Grace Abbott: The Mother Of America's Forty Three Million Children

1782 words - 7 pages

From the humble beginning of Social Work there have been many people who have tirelessly worked, fought, and dedicated their life advocating for the people in our world who are disadvantaged. Furthermore, many of these people have been women who not only were strong enough to fight for the rights of others, but also had to fight the forces whom thought that women where in some way second hand citizens themselves. These women were brave and determined enough to break out of the box that society placed them in, and stand up for the social injustices that they seen taking place, and try to make a difference. Of the many women from the early days of Social Work none fought harder for social reform than Grace Abbott. Grace Abbott spent her life fighting to enact legislation for the betterment of society as a whole. This work would eventually earn her the nickname “the mother of America’s forty-three million children.”
Grace Abbott was born November 17, 1878 in Grand Island, Nebraska. Grace was one of four children of Othman A. and Elizabeth Abbott. There’s was a home environment that stressed religious independence, education, and general equality. Grace grew up observing her father, a Civil War veteran in court arguing as a lawyer. Her father would later become the first Lt. Governor of Nebraska. Elizabeth, her mother, taught her of the social injustices brought on the Native Americans of the Great Plains. In addition, Grace was taught about the women’s suffrage movement, which her mother was an early leader of in Nebraska. During Grace’s childhood she was exposed to the likes of Pulitzer Prize author Willa Cather who lived down the street from the Abbott’s, and Susan B. Anthony the prominent civil rights leader whom introduced women’s suffrage into the United States. In fact, Susan B. Anthony would spend the night in the Abbott home while in Grand Island. Grace graduated college in 1898 from Grand Island College, and then worked as a High School teacher in her hometown. In 1902 Grace began her graduate studies at the University of Nebraska-Lincoln. Grace eventually obtained her PhD in political science from the University of Chicago in 1909.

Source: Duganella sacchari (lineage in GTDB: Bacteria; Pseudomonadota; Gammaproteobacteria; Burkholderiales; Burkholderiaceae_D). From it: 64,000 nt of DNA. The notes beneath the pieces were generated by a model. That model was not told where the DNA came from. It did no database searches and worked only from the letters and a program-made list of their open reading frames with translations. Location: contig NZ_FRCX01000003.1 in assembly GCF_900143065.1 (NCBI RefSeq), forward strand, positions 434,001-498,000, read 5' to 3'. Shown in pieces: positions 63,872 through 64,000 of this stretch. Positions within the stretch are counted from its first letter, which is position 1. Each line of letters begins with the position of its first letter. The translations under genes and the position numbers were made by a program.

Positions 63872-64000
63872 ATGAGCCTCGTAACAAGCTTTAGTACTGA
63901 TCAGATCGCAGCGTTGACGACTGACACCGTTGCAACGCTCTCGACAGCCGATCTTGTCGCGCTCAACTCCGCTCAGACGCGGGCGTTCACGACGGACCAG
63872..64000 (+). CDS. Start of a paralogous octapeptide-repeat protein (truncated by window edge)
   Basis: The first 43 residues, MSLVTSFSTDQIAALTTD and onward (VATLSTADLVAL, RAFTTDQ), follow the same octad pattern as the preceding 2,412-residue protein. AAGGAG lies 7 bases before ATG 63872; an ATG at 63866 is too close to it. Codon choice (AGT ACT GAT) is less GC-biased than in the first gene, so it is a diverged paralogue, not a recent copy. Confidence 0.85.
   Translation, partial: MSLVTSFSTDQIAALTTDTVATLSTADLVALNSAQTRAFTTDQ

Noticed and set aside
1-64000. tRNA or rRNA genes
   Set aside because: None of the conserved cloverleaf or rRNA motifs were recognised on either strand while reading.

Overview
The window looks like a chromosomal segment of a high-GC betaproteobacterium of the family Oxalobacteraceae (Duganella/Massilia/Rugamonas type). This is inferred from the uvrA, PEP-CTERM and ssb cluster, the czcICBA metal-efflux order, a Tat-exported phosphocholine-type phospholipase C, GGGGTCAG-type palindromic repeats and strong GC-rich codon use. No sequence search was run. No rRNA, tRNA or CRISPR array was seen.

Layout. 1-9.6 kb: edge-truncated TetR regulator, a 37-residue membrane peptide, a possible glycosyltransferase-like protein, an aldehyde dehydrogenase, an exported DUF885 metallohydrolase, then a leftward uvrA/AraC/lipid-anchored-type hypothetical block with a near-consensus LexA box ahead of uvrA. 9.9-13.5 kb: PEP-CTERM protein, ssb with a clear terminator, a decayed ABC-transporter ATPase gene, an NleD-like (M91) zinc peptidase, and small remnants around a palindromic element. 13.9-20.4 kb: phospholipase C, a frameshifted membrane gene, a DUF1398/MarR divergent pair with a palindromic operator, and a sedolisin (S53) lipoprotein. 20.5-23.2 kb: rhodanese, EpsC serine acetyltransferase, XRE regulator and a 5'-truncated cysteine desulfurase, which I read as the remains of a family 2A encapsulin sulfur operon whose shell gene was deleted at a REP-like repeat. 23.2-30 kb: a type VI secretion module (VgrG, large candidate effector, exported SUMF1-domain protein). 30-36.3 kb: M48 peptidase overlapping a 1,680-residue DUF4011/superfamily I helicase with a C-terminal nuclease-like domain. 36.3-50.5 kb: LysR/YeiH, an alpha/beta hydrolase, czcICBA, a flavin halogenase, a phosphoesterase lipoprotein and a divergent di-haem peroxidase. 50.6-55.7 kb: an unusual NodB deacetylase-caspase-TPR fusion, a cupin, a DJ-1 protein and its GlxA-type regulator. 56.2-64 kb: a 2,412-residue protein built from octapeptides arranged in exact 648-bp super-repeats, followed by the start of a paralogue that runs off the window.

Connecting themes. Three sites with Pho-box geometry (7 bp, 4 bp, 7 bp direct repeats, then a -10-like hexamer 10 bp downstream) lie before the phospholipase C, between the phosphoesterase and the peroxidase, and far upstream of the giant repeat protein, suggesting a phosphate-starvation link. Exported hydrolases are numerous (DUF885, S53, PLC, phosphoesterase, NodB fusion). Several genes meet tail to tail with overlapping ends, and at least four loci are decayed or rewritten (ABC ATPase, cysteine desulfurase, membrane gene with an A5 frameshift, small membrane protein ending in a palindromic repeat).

Grace grew up in an era when women were fighting for their own rights through the women’s suffrage movement. Grace had already realized she wanted to do more than teach on the prairies of the Midwest. She would be exposed to even more injustices when she chose to leave the prairies of Nebraska and travel to Chicago with her sister Edith. In 1908 Grace moved in to Jane Adam’s Hull House which served as a settlement house for the poor, furthermore, Hull house was a place where dedicated and active women worked toward social reform, including the areas of the early feminist movement. This is when Grace began becoming interested in Social Work, which would eventually become her life’s work. Grace spent much of her life in the poorest and depressed area of Chicago’s urban city. Grace was faced with many...

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